At some point in their career, most vocalists usually make a choice. They decide which language they prefer singing in and what type of music they want to make. Sometimes these things vary from one album to the next, but in most cases a specific style can be traced on a global level over the entire body of work. Not so with Berlin-born and based singer / composer Céline Rudolph. Gliding between the musical cultures of Latin-America, Africa, Europe and the U.S.A, Rudolph tends to incorporate a multitude of different styles in her music, often within a song. She makes this known not only through the music but also through the lyrics, as aptly demonstrated with her playful words in "On the Way": "I write a song that starts en francaisThat takes an English detour to rime with amour."
On Pearls Rudolph is joined by Lionel Loueke on guitar, with whom she'd collaborated with on her German Echo prize winning album Obsessions (Obsessions 2017), which saw the two performing an exclusive set of intimate duets. With the addition of Leo Genovese on keys, Burniss Travis on bass and Jamire Williams on drums, Rudolph presents a variety of originals that turn and toss in to all sorts of directions.
The opening title tune has a pop appeal to it, though intricate melodic lines combined with the secretly driven 5/4 groove color it in an avant-garde light. Rudolph skillfully manipulates the tone and timbre of her voice for some wordless vocal passages. Other cuts are more straight-forward and find the band grooving to jazz-pop jams that highlight the vocals and words, such as "On The Way," "C'est un love song" or "Where Shall I Go." At times however the words and mixed-language approach lean towards undermining the music. The opening phrase "I fall mélancolique not only in the fall" of "On the Way" or the repetitive rhyme scheme, based around the endings "oh lêlê," "oh nênê," "oh lolo" and "oh no, no," on "Where Shall I Go" represent light-hearted and playful writing that occasionally distracts from the instrumental part of the songs. Loueke's splendid guitar work on the latter however can't be ignored. His moving from western tinged slide guitar to the octave-pedal layered jam on "Aumbaeleo" is only a small demonstration of what he is capable of. The versatility and unique technique the Beninese guitarist brings to the table triggers an inkling for adventuress in the musicians that surround him, resulting in a flashy, colorful palette.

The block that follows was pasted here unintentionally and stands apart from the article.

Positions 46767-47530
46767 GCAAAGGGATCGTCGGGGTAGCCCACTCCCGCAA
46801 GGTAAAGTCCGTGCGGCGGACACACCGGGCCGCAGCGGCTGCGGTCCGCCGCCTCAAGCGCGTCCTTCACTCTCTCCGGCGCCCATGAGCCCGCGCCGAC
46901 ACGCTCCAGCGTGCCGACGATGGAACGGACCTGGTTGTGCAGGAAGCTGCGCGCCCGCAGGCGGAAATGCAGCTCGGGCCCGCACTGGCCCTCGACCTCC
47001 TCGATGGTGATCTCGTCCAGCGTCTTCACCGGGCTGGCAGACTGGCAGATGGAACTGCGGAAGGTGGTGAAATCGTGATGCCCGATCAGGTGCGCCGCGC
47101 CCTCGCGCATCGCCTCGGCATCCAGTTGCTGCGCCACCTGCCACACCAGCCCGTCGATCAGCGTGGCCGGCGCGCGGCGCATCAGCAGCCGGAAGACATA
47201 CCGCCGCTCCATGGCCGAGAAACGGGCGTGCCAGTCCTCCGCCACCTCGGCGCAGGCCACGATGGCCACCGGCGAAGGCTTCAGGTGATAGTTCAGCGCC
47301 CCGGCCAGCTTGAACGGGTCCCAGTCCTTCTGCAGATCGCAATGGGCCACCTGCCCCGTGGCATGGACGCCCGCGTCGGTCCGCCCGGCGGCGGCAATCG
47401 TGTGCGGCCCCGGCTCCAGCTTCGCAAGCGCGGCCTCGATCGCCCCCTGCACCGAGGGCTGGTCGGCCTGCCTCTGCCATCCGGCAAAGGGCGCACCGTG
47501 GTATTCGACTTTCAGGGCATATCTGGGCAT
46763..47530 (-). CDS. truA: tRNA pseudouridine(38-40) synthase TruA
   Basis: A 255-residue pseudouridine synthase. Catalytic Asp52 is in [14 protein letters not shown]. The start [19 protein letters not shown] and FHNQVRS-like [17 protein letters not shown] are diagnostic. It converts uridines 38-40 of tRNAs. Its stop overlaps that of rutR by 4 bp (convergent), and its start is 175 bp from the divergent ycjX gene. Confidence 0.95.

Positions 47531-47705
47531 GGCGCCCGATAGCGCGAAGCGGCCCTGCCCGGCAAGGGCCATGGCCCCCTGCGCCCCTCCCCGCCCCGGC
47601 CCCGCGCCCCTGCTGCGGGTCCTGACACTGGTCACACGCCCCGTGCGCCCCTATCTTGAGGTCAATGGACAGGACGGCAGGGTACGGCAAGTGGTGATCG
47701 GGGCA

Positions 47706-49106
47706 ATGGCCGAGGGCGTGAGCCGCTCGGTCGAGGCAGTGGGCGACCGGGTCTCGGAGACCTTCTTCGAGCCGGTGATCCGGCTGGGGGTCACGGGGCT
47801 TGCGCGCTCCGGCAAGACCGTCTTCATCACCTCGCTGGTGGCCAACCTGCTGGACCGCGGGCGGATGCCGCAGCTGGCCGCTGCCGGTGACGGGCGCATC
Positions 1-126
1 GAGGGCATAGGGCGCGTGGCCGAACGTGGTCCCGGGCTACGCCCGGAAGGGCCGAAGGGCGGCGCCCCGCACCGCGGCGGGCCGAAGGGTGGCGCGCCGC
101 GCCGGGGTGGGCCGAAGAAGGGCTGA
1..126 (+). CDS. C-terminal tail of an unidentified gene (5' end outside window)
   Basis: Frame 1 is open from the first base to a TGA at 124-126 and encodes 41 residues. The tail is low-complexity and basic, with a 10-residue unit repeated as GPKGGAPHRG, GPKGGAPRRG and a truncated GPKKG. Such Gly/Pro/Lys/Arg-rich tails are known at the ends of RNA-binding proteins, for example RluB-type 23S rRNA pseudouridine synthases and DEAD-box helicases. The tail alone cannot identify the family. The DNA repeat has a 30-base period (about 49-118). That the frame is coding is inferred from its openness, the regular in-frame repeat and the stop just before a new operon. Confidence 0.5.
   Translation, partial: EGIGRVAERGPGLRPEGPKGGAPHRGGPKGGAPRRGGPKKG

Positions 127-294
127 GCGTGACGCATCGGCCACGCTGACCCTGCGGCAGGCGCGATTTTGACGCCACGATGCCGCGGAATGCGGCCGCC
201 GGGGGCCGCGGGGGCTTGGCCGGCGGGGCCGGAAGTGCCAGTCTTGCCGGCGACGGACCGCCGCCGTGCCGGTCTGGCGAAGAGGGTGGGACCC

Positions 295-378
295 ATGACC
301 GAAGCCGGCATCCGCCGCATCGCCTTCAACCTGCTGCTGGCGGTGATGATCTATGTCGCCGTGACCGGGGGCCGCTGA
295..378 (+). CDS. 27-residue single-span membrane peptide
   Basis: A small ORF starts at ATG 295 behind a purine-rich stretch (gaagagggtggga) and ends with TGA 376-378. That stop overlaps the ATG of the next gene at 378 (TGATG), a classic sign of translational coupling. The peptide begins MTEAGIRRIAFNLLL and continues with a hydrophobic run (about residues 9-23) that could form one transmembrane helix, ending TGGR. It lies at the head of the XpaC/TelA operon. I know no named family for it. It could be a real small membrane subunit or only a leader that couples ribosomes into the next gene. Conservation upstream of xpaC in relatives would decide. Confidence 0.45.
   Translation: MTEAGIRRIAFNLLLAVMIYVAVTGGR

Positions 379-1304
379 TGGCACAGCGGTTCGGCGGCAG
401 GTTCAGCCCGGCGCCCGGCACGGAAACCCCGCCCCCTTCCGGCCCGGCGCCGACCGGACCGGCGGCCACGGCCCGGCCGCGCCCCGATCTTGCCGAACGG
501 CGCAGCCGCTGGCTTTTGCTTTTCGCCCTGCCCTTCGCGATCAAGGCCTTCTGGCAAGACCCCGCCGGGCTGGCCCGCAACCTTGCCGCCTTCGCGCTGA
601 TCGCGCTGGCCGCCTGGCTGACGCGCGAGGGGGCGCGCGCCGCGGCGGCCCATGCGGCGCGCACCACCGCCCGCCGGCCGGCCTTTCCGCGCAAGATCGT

"Aumbaeleo" finds Rudolph hauntingly hovering over the band with echoing vowels that end in a collective chant. On the more intimately arranged tracks, such as "Be With You" or the experimentally pointillistic exercise "I'm Old Fashioned," the singer scales back the depth to her vocals and demonstrates the husky and beguiling facet to her voice. Each measure on Pearls is carefully wrought and meticulously instrumented, depending on what the composition requires. Her evocative delivery in Portuguese on the ballad "O Silêncio das Estrelas" midway through the record is representative for the amount of soul Rudolph puts into music and voice and a convincing argument for giving this record the chance it deserves. For it is intriguing and accomplished from start to finish.
Pearls; On The Way; La Caravane; Be With You; C'est un Love Song; Where Shall I Go; I'm Old Fashioned; O Silêncio das
Estrelas; In Between; Aumbaeleo; Le Vent Du Nord; Song From The In-Between; L'ascenseur pour l'Èquinoxe; Dim Lights.
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